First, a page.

It's quite a profitable play on Microsoft's part anyway. Plenty of economic analysis going on there considering they can scavenge revenue from the consequences. Sure they will lose quite a bit of market share when people find out, but I'm sure all the extra sales will make up for it (among other things).

I wonder what the next step in the Microsoft scandal is? They're probably going to be able to ftp files off your computer for all we know.
I was under the assumption you were making your Word document in a genuine version of a program, not a pirated version.

I believe if pirated software is found, only that software is disabled.
 
  • #19
STEMucator
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I was under the assumption you were making your Word document in a genuine version of a program, not a pirated version.

I believe if pirated software is found, only that software is disabled.

My version is real, but what about millions of other people? I wonder how many people have downloaded their software, and used it without paying?

I wonder if we're all going to have to migrate to a linux kernel just to protect our belongings.

What if you bought a piece of hardware from another country, and Microsoft chooses to disable it because they think it's illegal?
 
  • #20
WWGD
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Isn't it possible to get copies of older versions Office 365 for free? I think I have seen, copies of , e.g., Access 2007 or 2010 and other older versions of Office 365 programs available for free.
 
  • #21
STEMucator
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Isn't it possible to get copies of older versions Office 365 for free? I think I have seen, copies of , e.g., Access 2007 or 2010 and other older versions of Office 365 programs available for free.

Still, it seems like a gross invasion of privacy. I don't think it's right to be slipping 7b into an agreement, and not really rousing user suspicion about it.
 
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  • #22
StevieTNZ
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My version is real, but what about millions of other people? I wonder how many people have downloaded their software, and used it without paying?
Use something like LibreOffice for Windows, or face the consequences. If you fail to turn in an assignment because you can't edit it the day its due, not my problem; or the lecturer or tutor.

What if you bought a piece of hardware from another country, and Microsoft chooses to disable it because they think it's illegal?
Contact Microsoft to make right the situation.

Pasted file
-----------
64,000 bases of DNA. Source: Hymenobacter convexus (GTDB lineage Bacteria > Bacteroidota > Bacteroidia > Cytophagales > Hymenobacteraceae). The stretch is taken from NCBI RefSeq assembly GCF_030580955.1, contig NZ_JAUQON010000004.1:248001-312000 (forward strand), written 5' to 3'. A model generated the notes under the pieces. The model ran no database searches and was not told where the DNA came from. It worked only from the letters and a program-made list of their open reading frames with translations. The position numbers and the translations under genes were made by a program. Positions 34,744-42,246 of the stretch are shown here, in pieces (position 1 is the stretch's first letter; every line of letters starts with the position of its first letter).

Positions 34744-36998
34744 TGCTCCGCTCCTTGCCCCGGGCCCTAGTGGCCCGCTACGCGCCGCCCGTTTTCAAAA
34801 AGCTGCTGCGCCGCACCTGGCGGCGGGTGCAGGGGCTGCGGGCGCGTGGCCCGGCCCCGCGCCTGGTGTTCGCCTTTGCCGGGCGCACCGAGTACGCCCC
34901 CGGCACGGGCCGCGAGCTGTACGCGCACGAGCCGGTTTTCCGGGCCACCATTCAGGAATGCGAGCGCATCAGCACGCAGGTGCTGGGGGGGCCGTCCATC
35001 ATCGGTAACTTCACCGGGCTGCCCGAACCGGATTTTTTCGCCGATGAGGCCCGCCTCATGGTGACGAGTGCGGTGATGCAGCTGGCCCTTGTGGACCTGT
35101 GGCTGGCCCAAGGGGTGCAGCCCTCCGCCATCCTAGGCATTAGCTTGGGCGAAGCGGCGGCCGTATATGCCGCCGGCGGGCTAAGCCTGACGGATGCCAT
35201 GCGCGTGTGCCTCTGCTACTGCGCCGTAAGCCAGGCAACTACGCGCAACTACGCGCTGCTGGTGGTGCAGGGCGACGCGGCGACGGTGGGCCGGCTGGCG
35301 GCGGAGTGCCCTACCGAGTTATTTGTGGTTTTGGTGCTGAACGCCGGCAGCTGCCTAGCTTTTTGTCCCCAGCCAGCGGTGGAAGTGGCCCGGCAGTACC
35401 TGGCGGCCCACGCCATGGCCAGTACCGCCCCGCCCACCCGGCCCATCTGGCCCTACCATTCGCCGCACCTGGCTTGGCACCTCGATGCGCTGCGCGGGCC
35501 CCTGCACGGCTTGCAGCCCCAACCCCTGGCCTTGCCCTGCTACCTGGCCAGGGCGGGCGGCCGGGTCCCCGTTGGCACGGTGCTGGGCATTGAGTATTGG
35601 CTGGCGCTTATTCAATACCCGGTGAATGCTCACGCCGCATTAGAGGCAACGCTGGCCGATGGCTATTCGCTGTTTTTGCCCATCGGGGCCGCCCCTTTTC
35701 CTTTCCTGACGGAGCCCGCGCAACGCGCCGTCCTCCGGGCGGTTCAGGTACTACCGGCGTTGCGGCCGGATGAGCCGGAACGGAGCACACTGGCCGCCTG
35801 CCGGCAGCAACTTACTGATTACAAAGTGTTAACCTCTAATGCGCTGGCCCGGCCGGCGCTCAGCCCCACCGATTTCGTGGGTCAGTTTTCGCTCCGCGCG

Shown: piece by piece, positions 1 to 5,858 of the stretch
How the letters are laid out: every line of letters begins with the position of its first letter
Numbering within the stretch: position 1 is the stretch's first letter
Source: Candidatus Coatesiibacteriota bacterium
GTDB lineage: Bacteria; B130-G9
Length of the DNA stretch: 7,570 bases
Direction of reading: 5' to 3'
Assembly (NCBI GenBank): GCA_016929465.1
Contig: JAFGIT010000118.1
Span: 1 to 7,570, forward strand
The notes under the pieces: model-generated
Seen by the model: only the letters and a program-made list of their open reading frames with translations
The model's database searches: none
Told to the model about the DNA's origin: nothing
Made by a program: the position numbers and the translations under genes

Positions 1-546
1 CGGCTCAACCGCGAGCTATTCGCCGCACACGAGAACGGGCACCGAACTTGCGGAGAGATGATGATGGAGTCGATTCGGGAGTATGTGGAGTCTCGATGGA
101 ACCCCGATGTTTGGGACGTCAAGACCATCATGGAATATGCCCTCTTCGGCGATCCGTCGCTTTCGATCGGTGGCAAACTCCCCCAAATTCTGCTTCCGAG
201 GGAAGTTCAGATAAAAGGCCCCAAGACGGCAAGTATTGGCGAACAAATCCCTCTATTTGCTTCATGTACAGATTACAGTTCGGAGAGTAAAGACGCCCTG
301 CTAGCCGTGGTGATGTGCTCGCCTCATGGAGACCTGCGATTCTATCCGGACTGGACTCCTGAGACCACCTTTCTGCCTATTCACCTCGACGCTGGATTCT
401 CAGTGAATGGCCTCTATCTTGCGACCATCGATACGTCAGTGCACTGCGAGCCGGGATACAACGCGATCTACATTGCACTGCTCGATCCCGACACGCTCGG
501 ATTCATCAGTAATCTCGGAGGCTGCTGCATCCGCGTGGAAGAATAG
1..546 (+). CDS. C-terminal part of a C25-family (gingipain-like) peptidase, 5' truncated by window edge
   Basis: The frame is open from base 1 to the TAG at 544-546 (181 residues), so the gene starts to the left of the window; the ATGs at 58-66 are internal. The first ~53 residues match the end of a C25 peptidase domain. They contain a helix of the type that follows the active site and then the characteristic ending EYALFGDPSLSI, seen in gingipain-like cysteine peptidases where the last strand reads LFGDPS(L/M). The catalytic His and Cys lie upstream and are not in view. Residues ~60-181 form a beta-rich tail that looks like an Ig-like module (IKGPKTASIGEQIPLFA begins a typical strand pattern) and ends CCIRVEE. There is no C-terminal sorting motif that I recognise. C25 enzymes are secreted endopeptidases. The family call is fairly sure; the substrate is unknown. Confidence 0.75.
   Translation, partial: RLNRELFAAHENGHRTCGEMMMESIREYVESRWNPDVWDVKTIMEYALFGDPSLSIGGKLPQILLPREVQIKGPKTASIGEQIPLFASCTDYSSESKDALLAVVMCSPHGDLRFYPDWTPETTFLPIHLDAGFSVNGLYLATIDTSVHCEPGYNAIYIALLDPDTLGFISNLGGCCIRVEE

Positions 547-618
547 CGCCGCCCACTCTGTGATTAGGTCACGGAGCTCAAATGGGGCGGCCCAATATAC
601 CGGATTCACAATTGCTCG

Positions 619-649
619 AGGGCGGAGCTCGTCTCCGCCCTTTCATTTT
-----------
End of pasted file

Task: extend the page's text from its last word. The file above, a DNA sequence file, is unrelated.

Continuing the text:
• #23
StevieTNZ
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Isn't it possible to get copies of older versions Office 365 for free? I think I have seen, copies of , e.g., Access 2007 or 2010 and other older versions of Office 365 programs available for free.
You can obtain such programs (not sure the entirety of Office 365 though) through university programs such as DreamSpark. Usually however access to Microsoft DreamSpark is limited to those students doing computing courses.
 
  • #24
Finny
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Waking up the next morning to find out the update has made all the work I just did useless. Just because they feel like it.

good point.

If your software is legal, sounds like Microsoft has a legal liability on its hands.
 
  • #25
Evo
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I personally wouldn't like this idea:

- Spending an all nighter writing a really long report, which is due the next day.
- Leaving my computer on overnight.
- Having Microsoft send me an automatic update while I'm asleep.
- Waking up the next morning to find out the update has made all the work I just did useless. Just because they feel like it.

There's a serious issue with allowing people to access your hardware and software whenever they want to, especially if the victim has not been informed about the new agreement. No one reads those user agreements anyway right? Let's be honest, people hit accept, and accept their fate blindly. I definitely wouldn't feel comfortable letting someone have access to what has become my life whenever they feel like it. Most people spend their days on their computer, right?

It's kind of like prism, but you actually hit 'accept'.
You can set if and when Microsoft sends and installs updates, you decide if you want it automatic or that they have to ask your permission first and you manually allow downloads and installs when it's convenient.

Sounds like you have yours set to automatic, I have mine set to manual.
 
  • #26
Student100
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Still saving money to buy myself a Mac.

And Macs are better how?
 
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  • #27
DaveC426913
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And Macs are better how?